Honey, sweet benefactor in wound healing

Honey is traditionally used in the treatment of wounds, burns, and skin ulcers. In recent years there have been extensive studies on the effectiveness of honey in wound healing, which has resulted in very convincing evidence of the healing properties of this sweet liquid. Honey contains about 40% fructose, 30% glucose, 5% sucrose and 20% water. It also contains several amino acids, antioxidants, vitamins, minerals, and glucose oxidase (produces hydrogen peroxide and gluconic acid, and gives the honey an acidic pH of 3.2-4.5).


Healing properties of honey

Honey has long been documented healing properties. Honey and sugar paste were associated with the healing of deep wounds, practically without leaving scars. It is indicated that injuries treated showed less edema with a topical application of honey, less necrosis, better wound contraction and epithelialization improved (formation of epithelial cells, for example during wound healing), while it also promotes the formation of granulation tissue. Honey stimulates the growth of tissue, synthesis of collagen and the development of new blood vessels in the wounds.

Faster healing

Biomedical research explains why baby produces such good results. Thus ensures honey, when it is used as a dressing for wounds, a moist healing environment, it quickly grows out of the infection, deodorize and reduces inflammation, edema, and exudation. Also, these gold-colored liquid increases the rate of healing by stimulating angiogenesis, granulation, and epithelialization, resulting in skin transplantation becomes redundant, and excellent cosmetic results are obtained.

Honey and diabetes

In 2004, nearly 11 million people worldwide were such burns, which they needed medical assistance. The World Health Organization (WHO) released a fact sheet in April 2014, in which she indicated that in India more than one million people suffer severe and less severe burns each year. Furthermore, according to a 2010 article published in the US National Library of Medicine that in the United States an estimated 6.5 million health care gets because of chronic skin ulcers caused by pressure, venous stasis, or diabetes mellitus. Since diabetes on wound healing and according to the World Health Organization (WHO) in 2016 more than 400 million people worldwide suffer from diabetes, honey could also play in wound care a role should not be underestimated as a result of diabetes a significant impact.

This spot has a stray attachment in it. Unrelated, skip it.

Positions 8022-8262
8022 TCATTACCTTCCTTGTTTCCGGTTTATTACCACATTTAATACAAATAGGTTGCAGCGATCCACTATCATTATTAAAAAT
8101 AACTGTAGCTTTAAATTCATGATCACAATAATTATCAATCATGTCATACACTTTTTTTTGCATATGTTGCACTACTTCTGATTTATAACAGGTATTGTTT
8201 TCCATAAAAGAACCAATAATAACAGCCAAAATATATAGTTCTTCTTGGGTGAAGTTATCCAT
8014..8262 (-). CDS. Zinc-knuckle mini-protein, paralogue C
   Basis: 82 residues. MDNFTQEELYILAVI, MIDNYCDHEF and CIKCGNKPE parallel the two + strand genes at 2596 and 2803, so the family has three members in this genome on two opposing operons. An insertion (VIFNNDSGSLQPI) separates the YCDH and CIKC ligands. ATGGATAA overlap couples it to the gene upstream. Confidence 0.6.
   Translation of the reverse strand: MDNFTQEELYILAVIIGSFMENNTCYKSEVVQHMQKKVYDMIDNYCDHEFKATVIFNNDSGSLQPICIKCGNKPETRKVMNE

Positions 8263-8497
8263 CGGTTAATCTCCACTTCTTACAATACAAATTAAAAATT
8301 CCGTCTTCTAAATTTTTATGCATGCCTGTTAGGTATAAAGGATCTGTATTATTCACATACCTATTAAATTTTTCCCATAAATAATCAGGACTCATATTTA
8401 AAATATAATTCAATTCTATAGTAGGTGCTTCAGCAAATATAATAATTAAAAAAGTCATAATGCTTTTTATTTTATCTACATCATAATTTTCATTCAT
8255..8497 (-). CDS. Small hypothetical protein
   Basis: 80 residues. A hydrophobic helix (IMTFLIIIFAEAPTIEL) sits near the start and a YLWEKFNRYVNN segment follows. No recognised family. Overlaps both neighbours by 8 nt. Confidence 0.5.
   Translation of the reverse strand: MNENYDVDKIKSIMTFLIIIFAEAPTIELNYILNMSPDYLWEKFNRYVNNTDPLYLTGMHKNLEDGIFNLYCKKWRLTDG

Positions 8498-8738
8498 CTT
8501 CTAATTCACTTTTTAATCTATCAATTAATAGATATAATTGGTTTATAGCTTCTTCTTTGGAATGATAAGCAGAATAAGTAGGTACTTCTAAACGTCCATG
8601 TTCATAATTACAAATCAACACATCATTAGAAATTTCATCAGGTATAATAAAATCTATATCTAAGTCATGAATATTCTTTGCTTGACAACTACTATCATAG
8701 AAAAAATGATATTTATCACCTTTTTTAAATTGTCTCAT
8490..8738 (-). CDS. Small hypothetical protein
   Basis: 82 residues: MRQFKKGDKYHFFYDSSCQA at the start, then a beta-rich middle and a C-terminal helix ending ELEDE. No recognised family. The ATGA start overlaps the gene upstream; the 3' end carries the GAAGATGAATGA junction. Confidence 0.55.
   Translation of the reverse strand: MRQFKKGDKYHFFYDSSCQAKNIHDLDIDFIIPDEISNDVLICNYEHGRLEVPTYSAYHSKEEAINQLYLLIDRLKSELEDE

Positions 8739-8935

Diabetic Wounds

The Scientific World Journal published on April 5, 2011, the investigation Honey for Wound Healing, Ulcers, and Burns; Data Supporting Its Use in Clinical Practice, in which the effect of honey on wounds has been described. For example, a study in Egypt, where 30 people were treated with infected diabetic foot wounds with clover honey, held that complete healing at a whopping 43.3% of the ulcers. Further, the names ulcers at 43.3% of the patients down in size, and a healthy granulation was observed. The honey dressing was applied to the wounds period of three months until healing occurred. This research was conducted by S. Noori Al-Waili, Khalid Salom, and Ahmad A. Al-Ghamdi, Al-Wali’s Foundation for Sciences, Chronic Wound Management and Hyperbaric Medicine, Life Support Technology Group, New York, U.S.A., and Bee Research Chair, King Saud University, Riyadh, K.S.A. According to the researchers, commercial clover honey is a clinical and cost-effective solution for diabetic wounds in developing countries.